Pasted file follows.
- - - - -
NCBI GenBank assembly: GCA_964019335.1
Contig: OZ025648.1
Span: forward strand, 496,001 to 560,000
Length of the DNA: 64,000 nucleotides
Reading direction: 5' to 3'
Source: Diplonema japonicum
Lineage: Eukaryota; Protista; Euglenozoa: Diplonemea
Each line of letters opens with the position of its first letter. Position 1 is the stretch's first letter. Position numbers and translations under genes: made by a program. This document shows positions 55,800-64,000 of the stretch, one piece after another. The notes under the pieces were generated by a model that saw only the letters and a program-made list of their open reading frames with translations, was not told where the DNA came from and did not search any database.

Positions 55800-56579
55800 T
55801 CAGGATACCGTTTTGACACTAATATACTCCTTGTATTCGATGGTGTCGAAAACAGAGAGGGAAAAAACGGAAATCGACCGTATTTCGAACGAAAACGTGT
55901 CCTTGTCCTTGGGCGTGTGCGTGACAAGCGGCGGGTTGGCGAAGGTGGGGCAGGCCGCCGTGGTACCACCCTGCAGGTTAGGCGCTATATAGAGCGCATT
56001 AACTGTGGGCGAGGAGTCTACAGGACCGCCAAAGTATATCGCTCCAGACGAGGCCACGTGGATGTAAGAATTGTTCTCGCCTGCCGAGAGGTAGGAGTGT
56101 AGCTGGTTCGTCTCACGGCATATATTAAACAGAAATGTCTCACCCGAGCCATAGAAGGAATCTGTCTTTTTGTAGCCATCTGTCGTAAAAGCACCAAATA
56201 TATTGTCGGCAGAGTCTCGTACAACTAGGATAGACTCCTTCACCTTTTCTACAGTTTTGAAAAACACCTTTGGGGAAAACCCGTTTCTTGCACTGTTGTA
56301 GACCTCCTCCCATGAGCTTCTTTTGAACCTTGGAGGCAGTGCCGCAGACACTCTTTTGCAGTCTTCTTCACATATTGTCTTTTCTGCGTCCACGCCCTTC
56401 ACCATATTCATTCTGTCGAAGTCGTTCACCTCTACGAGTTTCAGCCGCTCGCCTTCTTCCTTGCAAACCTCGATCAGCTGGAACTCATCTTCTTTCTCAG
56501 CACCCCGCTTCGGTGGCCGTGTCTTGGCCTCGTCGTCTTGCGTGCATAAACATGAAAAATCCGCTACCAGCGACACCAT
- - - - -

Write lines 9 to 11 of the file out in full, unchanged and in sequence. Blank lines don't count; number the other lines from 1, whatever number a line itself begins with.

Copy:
Positions 55800-56579
55800 T
55801 CAGGATACCGTTTTGACACTAATATACTCCTTGTATTCGATGGTGTCGAAAACAGAGAGGGAAAAAACGGAAATCGACCGTATTTCGAACGAAAACGTGT